Of course, rural America isn't the only part of the country isolated from high technology. Irving, raised in working-class Queens, N.Y., knows firsthand the power of well-equipped schools and libraries to deliver economic benefits to urban residents.
"Outside of my family, public institutions-schools and libraries-really treated me better than anything else I was exposed to in my life," he said. "But I worry that unless we put technology in the schools, the kid coming up behind me in Queens won't have the same opportunity to go to college or graduate school or do whatever it is he or she wants to do. Whether in Pikesville, Ky., or Barrow, Alaska, or New York City, children should have the ability to go beyond the parameters of their own town."
The responsibility for providing access, Irving said, lies with government. NTIA has become a leader among federal efforts with TIIAP, a $21 million program to fund civic networking projects. But while the federal government is extending dollars-$2.25 billion in 1998 in the E-Rate program alone-and sponsoring technology workshops to promote awareness of such programs, it is incumbent upon local governments to step forward for that help, Irving insisted.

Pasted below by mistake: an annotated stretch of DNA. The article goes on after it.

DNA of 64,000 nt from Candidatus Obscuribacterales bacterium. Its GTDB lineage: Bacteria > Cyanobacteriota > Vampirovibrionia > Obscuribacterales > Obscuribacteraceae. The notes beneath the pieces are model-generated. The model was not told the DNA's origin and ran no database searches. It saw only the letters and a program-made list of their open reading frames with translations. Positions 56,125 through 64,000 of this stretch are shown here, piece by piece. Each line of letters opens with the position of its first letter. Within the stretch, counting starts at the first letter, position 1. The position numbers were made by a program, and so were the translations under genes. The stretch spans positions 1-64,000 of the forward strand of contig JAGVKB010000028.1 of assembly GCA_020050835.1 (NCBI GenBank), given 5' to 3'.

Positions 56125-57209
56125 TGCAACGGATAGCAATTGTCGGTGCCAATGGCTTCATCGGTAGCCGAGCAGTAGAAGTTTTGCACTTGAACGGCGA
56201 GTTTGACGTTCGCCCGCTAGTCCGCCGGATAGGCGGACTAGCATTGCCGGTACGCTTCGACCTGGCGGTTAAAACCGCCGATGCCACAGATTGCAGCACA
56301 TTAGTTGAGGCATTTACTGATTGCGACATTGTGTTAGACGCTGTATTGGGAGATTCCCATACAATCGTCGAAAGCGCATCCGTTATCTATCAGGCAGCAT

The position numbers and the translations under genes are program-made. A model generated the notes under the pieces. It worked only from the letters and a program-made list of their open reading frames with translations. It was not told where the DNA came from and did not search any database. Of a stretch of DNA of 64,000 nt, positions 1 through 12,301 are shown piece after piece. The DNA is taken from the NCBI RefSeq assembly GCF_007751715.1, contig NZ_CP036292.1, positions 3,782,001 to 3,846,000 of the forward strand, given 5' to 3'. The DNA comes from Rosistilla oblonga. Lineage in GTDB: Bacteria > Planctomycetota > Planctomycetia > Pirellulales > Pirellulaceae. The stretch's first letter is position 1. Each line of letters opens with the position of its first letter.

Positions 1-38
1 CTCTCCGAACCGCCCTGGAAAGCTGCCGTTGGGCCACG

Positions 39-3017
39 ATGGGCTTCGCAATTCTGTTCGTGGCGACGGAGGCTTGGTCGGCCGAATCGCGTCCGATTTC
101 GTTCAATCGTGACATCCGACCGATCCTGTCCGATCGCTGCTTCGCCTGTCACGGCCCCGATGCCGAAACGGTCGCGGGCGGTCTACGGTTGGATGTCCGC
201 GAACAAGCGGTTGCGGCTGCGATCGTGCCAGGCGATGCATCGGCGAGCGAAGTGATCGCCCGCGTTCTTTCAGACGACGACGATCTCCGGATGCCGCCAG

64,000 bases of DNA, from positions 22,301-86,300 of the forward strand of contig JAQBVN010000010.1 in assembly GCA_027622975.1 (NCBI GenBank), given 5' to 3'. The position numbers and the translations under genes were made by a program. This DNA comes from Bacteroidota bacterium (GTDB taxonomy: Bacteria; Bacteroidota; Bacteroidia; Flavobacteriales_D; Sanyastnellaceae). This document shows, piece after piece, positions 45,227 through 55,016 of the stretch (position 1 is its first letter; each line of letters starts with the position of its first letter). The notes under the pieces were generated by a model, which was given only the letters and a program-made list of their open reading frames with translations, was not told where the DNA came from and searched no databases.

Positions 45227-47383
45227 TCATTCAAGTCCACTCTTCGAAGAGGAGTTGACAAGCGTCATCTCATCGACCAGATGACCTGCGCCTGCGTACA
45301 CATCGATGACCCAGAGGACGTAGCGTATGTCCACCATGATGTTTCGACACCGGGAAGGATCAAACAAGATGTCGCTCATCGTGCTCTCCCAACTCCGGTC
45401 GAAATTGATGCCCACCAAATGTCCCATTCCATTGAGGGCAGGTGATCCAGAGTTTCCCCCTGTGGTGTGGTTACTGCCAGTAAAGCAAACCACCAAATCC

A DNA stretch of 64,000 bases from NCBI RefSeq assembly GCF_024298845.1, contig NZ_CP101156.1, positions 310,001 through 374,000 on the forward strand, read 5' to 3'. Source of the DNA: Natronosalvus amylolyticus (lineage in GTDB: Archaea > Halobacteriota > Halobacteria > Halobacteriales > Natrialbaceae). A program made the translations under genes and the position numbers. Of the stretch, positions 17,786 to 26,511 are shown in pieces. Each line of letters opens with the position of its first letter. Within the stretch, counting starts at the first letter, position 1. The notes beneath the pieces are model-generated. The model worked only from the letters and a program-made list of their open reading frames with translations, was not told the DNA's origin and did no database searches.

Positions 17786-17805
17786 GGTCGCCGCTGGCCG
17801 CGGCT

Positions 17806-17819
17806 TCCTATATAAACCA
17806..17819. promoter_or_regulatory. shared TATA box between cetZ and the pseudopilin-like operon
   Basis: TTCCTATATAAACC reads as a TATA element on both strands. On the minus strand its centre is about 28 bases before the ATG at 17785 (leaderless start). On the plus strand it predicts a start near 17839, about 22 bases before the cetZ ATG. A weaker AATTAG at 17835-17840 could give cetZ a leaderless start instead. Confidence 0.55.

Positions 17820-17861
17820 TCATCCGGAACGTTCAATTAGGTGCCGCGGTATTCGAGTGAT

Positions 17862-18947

"The community that doesn't take advantage of technology is just going to slip further and further behind," Irving said. "There are communities out there that missed getting a stop on the interstate highway system and small towns in the 1800s that did not have the railroad go through it. The landscape of the [Midwestern] plains is littered with towns which missed the stagecoach line or the telegraph line, and the income of those towns dried up. I don't think a community now can afford not to have access to technology and use it."
"We want to take a look at which communities are underserved and find replicable models that people there can use," Irving said. "There aren't enough federal dollars there, but as towns and counties prepare to make funding decisions, let's give them some ideas about how technology is being used in some places to improve quality of life, to improve education, to improve health care, to improve social services programs."
FCC's Telehealth Program Extends Universal Service to Health Care
The Universal Services Telehealth Program, passed as a companion measure to E-Rate, offers up to $400 million annually in telecommunications discounts to public health agencies and nonprofit health care providers serving remote and rural areas.